12,000 respond to Welsh Government's controversial Brexit farm plans

Rural Affairs Secretary, Lesley Griffiths, said the proposals would help ensure farms were "resilient and sustainable"
Rural Affairs Secretary, Lesley Griffiths, said the proposals would help ensure farms were "resilient and sustainable"

A consultation on the Welsh Government's controversial proposals to phase out direct support in favour of two new agri-schemes has received 12,000 responses.

Rural Affairs Secretary, Lesley Griffiths said there has been an "overwhelming response" to the ‘Brexit and our Land’ consultation, and insisted all 12,000 submissions would now be reviewed.

It proposes a phased withdrawal of the EU's Basic Payment Scheme (BPS) to be replaced by two new schemes; an Economic Resilience Scheme and a Public Goods Scheme. The plan is to phase them in from 2020.

The Economic Resilience Scheme will provide investment to farmers to increase competitiveness and make improvements in food productivity, and the Public Goods Scheme will provide a new income stream to farmers delivering public goods from the land.

Ms Griffiths confirmed that changes to how the Welsh Government supports farmers "will not be rushed", and no decisions will be taken until all consultation responses have been reviewed.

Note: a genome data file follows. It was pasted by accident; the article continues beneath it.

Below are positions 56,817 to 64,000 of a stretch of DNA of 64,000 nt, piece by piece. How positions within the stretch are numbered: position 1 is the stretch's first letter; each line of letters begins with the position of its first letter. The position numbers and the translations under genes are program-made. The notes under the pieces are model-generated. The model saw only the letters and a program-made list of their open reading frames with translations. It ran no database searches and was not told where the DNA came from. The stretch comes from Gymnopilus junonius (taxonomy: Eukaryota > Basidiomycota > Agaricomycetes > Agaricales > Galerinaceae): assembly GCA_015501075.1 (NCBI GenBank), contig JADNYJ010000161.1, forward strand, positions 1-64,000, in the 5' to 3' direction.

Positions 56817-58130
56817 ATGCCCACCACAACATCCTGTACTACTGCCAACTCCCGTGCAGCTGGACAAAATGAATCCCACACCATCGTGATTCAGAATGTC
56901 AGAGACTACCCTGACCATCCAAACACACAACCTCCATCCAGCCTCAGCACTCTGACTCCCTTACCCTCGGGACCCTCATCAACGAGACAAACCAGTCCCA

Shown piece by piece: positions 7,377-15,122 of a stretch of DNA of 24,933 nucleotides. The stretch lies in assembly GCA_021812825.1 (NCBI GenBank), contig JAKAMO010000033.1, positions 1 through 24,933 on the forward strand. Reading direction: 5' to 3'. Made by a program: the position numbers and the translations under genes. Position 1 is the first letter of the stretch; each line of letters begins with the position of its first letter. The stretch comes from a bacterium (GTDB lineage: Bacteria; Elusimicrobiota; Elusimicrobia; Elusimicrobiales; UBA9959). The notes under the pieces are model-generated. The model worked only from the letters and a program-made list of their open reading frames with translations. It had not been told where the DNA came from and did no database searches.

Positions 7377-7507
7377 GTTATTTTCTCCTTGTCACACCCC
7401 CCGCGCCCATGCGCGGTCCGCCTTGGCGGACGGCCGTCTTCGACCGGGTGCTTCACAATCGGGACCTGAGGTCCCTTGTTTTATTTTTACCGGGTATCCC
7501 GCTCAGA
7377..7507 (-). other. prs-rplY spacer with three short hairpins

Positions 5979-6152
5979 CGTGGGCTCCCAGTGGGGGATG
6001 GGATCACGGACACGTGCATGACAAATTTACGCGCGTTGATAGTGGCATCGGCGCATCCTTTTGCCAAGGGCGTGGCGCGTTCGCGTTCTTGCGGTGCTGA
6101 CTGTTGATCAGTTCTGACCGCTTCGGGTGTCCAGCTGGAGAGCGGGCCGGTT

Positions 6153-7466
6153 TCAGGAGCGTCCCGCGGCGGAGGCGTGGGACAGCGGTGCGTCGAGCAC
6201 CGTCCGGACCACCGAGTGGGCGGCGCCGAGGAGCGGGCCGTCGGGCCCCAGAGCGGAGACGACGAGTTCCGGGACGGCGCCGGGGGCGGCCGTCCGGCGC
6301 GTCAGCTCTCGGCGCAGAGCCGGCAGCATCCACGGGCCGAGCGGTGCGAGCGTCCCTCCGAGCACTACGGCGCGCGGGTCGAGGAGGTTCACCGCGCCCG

However, the proposals have been met with sustained criticism from Wales' two farming unions, NFU Cymru and Farmers' Union of Wales (FUW).

Both unions believe the proposals lack acknowledgement of the importance of food production, which has proven to be a significant concern for the industry.

NFU Cymru President, John Davies said: "Frustratingly, the proposals contained within the ‘Brexit and Our Land’ consultation do not match the ambition of Welsh farmers who want to play their part in supplying safe, quality, fully traceable food that will underpin further growth of an industry currently worth £6.9 billion to the Welsh economy."

But Ms Griffiths said the new schemes would help ensure farms were "resilient and sustainable, whatever the deal on Brexit."

"I have always stated we have to provide ongoing support to farmers but we need to do so in a better, much smarter way," she said.

“I have been clear from day one. Maintaining the status quo is not an option post-Brexit because it does not help farmers adapt to the challenges of a different and rapidly moving trading environment."

Ms Griffiths added: "Whether we like it or not, the UK will leave the Common Agricultural Policy next year. That is a certainty."

She called the BPS "too blunt an instrument to deliver", criticising the scheme has not being resilient or prosperous enough for Welsh farmers.

NFU Cymru said it does not support the phasing out of current schemes until there is "clear evidence" that replacement policies can deliver at least the same level of stability for farming businesses that current policies provide.